Post Office scandal: Over 20 law firms under investigation

The solicitors’ regulator is investigating possible professional misconduct by firms and solicitors who worked for the Post Office or Royal Mail Group.

Post Office scandal: Over 20 law firms under investigation

A Post Office van parked outside the venue for the Post Office Horizon IT inquiry at Aldwych House on January 11, 2024 in London, England. (Photo by Dan Kitwood/Getty Images)

Pramod Thomas

THE Solicitors Regulation Authority (SRA) has initiated probe into potential professional misconduct involving more than 20 law firms and individual solicitors connected to the Post Office scandal, reported The Times.

The watchdog’s statement last week marked first official confirmation of the number of firms and lawyers potentially facing disciplinary action.

The SRA, which oversees over 180,000 lawyers in England and Wales, specified that the investigations pertain to solicitors and law firms that represented the Post Office or Royal Mail Group. However, it withheld the names of those under scrutiny.

The authority said that none of the investigations would conclude until the completion of the ongoing public inquiry into the Post Office scandal, which is considered the UK’s largest miscarriage of justice. Over 700 sub-postmasters were wrongfully prosecuted for fraud, theft, and false accounting.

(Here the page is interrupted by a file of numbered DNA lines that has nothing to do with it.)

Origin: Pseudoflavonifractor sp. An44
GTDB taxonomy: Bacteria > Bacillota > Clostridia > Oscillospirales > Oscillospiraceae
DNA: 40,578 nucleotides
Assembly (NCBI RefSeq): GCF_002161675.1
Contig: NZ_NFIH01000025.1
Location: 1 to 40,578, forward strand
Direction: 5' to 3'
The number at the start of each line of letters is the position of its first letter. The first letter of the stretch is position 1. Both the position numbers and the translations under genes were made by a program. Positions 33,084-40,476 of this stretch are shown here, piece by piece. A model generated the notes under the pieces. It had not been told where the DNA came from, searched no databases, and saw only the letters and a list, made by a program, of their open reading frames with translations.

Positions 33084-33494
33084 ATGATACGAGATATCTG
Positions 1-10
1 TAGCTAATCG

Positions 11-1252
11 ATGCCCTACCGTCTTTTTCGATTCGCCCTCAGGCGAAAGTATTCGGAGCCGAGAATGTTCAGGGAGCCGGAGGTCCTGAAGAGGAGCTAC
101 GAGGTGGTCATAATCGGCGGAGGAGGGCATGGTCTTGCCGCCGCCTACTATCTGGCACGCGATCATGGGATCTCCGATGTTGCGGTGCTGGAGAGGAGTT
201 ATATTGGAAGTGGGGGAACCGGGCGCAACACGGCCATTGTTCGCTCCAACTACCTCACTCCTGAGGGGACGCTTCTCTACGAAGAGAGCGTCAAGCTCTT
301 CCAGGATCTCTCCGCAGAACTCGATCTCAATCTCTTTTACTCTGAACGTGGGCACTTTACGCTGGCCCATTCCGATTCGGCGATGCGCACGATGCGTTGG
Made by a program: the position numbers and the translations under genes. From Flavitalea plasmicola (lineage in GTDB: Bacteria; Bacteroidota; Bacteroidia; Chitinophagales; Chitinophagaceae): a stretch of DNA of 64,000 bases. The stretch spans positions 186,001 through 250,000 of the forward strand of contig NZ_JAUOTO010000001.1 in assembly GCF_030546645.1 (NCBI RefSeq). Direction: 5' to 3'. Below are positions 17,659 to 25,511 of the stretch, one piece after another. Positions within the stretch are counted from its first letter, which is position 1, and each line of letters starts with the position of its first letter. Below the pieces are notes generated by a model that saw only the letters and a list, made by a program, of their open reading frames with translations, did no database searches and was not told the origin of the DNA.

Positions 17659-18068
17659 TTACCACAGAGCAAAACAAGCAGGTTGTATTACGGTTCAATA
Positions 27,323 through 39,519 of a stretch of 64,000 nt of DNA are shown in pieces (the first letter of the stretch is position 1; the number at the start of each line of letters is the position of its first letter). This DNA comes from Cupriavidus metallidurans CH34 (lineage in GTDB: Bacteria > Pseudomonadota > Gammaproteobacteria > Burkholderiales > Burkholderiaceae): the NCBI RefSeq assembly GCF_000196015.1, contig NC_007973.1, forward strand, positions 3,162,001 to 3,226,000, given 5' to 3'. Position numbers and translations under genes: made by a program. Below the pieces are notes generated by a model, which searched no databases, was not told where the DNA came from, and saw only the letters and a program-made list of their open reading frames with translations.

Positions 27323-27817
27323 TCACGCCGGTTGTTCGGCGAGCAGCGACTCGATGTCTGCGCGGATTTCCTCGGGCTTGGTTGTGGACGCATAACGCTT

This confirmation comes shortly after Ron Warmington, a specialist from the consultancy Second Sight, testified before the inquiry.

Warmington, recruited by the Post Office in 2012 to review cases linked to the defective Horizon accounting system, expressed his frustration with the obstructive tactics used by Post Office lawyers to hinder the investigation. He described the responses to Second Sight’s questions as “weasel worded” and “filtered” by legal counsel.

The watchdog’s statement elaborated that its investigation focuses on the “management and supervision” of private prosecution cases against sub-postmasters initiated by the Post Office. It will also examine issues related to “disclosure obligations and improper application of privilege to protect communications from disclosure.”

Furthermore, the regulator is investigating the Post Office’s complaint review and mediation scheme, looking into allegations of “overcharging of claimants, use of non-disclosure agreements, and the labelling of correspondence.”

Officials said that these investigations involved “multiple, multifaceted issues” of potential misconduct, noting that new issues and evidence continue to emerge from the public inquiry. They anticipate additional relevant evidence as the inquiry progresses, particularly concerning the conduct of group litigation and governance.

Last month, it was revealed during the inquiry that a lawyer within the Post Office’s criminal law team received evidence of a bug in the Horizon IT system just three days before postmistress Seema Misra’s trial.

The report indicated that the bug had caused cash shortages at numerous branches. Misra, who was eight weeks pregnant at the time, was convicted of theft and sentenced to 15 months in prison in 2010. Her conviction was quashed in 2021.